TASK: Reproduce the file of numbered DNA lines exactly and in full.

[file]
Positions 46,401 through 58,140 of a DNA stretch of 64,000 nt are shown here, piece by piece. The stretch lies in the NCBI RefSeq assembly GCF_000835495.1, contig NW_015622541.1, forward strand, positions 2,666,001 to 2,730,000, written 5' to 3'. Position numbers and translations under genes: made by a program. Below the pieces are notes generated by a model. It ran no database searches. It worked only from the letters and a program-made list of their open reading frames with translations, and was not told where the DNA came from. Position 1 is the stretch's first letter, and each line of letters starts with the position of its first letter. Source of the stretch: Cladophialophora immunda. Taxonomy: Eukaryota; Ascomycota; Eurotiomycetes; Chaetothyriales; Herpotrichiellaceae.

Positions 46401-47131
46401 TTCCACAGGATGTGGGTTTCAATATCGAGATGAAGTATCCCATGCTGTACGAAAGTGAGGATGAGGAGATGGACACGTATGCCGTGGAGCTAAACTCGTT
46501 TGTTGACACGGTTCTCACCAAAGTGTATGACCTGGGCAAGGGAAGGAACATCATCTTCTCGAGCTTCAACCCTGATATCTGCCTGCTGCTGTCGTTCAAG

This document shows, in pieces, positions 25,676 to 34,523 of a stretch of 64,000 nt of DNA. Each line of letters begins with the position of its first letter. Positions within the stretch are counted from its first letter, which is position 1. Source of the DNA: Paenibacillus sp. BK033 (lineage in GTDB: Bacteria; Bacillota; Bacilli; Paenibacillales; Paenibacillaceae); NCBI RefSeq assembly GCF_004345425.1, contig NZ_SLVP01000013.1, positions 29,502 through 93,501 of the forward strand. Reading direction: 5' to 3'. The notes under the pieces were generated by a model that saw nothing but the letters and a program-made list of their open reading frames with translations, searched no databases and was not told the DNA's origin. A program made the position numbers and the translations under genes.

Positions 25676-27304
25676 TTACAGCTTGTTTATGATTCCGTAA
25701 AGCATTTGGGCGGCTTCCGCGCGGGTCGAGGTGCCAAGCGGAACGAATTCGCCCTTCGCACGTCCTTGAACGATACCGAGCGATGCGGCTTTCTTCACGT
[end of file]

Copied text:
Positions 46,401 through 58,140 of a DNA stretch of 64,000 nt are shown here, piece by piece. The stretch lies in the NCBI RefSeq assembly GCF_000835495.1, contig NW_015622541.1, forward strand, positions 2,666,001 to 2,730,000, written 5' to 3'. Position numbers and translations under genes: made by a program. Below the pieces are notes generated by a model. It ran no database searches. It worked only from the letters and a program-made list of their open reading frames with translations, and was not told where the DNA came from. Position 1 is the stretch's first letter, and each line of letters starts with the position of its first letter. Source of the stretch: Cladophialophora immunda. Taxonomy: Eukaryota; Ascomycota; Eurotiomycetes; Chaetothyriales; Herpotrichiellaceae.

Positions 46401-47131
46401 TTCCACAGGATGTGGGTTTCAATATCGAGATGAAGTATCCCATGCTGTACGAAAGTGAGGATGAGGAGATGGACACGTATGCCGTGGAGCTAAACTCGTT
46501 TGTTGACACGGTTCTCACCAAAGTGTATGACCTGGGCAAGGGAAGGAACATCATCTTCTCGAGCTTCAACCCTGATATCTGCCTGCTGCTGTCGTTCAAG

This document shows, in pieces, positions 25,676 to 34,523 of a stretch of 64,000 nt of DNA. Each line of letters begins with the position of its first letter. Positions within the stretch are counted from its first letter, which is position 1. Source of the DNA: Paenibacillus sp. BK033 (lineage in GTDB: Bacteria; Bacillota; Bacilli; Paenibacillales; Paenibacillaceae); NCBI RefSeq assembly GCF_004345425.1, contig NZ_SLVP01000013.1, positions 29,502 through 93,501 of the forward strand. Reading direction: 5' to 3'. The notes under the pieces were generated by a model that saw nothing but the letters and a program-made list of their open reading frames with translations, searched no databases and was not told the DNA's origin. A program made the position numbers and the translations under genes.

Positions 25676-27304
25676 TTACAGCTTGTTTATGATTCCGTAA
25701 AGCATTTGGGCGGCTTCCGCGCGGGTCGAGGTGCCAAGCGGAACGAATTCGCCCTTCGCACGTCCTTGAACGATACCGAGCGATGCGGCTTTCTTCACGT